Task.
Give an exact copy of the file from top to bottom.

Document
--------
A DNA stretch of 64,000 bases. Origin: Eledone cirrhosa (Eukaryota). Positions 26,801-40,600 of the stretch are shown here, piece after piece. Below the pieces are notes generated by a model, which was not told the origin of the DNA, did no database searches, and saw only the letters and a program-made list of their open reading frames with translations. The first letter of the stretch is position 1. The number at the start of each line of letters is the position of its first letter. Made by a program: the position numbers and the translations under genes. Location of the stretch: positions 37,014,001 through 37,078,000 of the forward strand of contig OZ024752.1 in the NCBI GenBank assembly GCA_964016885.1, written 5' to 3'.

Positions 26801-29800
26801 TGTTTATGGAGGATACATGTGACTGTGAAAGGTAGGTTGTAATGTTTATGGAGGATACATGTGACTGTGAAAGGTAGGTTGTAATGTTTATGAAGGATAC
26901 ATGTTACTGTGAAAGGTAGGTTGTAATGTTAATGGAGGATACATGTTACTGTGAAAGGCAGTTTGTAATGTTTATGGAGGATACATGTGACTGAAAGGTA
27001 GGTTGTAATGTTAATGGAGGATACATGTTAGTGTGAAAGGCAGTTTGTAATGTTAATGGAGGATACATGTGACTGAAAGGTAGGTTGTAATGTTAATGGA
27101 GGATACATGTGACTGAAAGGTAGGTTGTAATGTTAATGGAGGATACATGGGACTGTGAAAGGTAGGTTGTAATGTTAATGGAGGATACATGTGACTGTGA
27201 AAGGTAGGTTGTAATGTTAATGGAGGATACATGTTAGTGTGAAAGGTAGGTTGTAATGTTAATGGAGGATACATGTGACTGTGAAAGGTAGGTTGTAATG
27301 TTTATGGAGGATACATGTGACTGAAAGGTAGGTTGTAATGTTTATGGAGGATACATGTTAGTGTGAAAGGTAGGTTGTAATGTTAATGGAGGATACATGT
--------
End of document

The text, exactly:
A DNA stretch of 64,000 bases. Origin: Eledone cirrhosa (Eukaryota). Positions 26,801-40,600 of the stretch are shown here, piece after piece. Below the pieces are notes generated by a model, which was not told the origin of the DNA, did no database searches, and saw only the letters and a program-made list of their open reading frames with translations. The first letter of the stretch is position 1. The number at the start of each line of letters is the position of its first letter. Made by a program: the position numbers and the translations under genes. Location of the stretch: positions 37,014,001 through 37,078,000 of the forward strand of contig OZ024752.1 in the NCBI GenBank assembly GCA_964016885.1, written 5' to 3'.

Positions 26801-29800
26801 TGTTTATGGAGGATACATGTGACTGTGAAAGGTAGGTTGTAATGTTTATGGAGGATACATGTGACTGTGAAAGGTAGGTTGTAATGTTTATGAAGGATAC
26901 ATGTTACTGTGAAAGGTAGGTTGTAATGTTAATGGAGGATACATGTTACTGTGAAAGGCAGTTTGTAATGTTTATGGAGGATACATGTGACTGAAAGGTA
27001 GGTTGTAATGTTAATGGAGGATACATGTTAGTGTGAAAGGCAGTTTGTAATGTTAATGGAGGATACATGTGACTGAAAGGTAGGTTGTAATGTTAATGGA
27101 GGATACATGTGACTGAAAGGTAGGTTGTAATGTTAATGGAGGATACATGGGACTGTGAAAGGTAGGTTGTAATGTTAATGGAGGATACATGTGACTGTGA
27201 AAGGTAGGTTGTAATGTTAATGGAGGATACATGTTAGTGTGAAAGGTAGGTTGTAATGTTAATGGAGGATACATGTGACTGTGAAAGGTAGGTTGTAATG
27301 TTTATGGAGGATACATGTGACTGAAAGGTAGGTTGTAATGTTTATGGAGGATACATGTTAGTGTGAAAGGTAGGTTGTAATGTTAATGGAGGATACATGT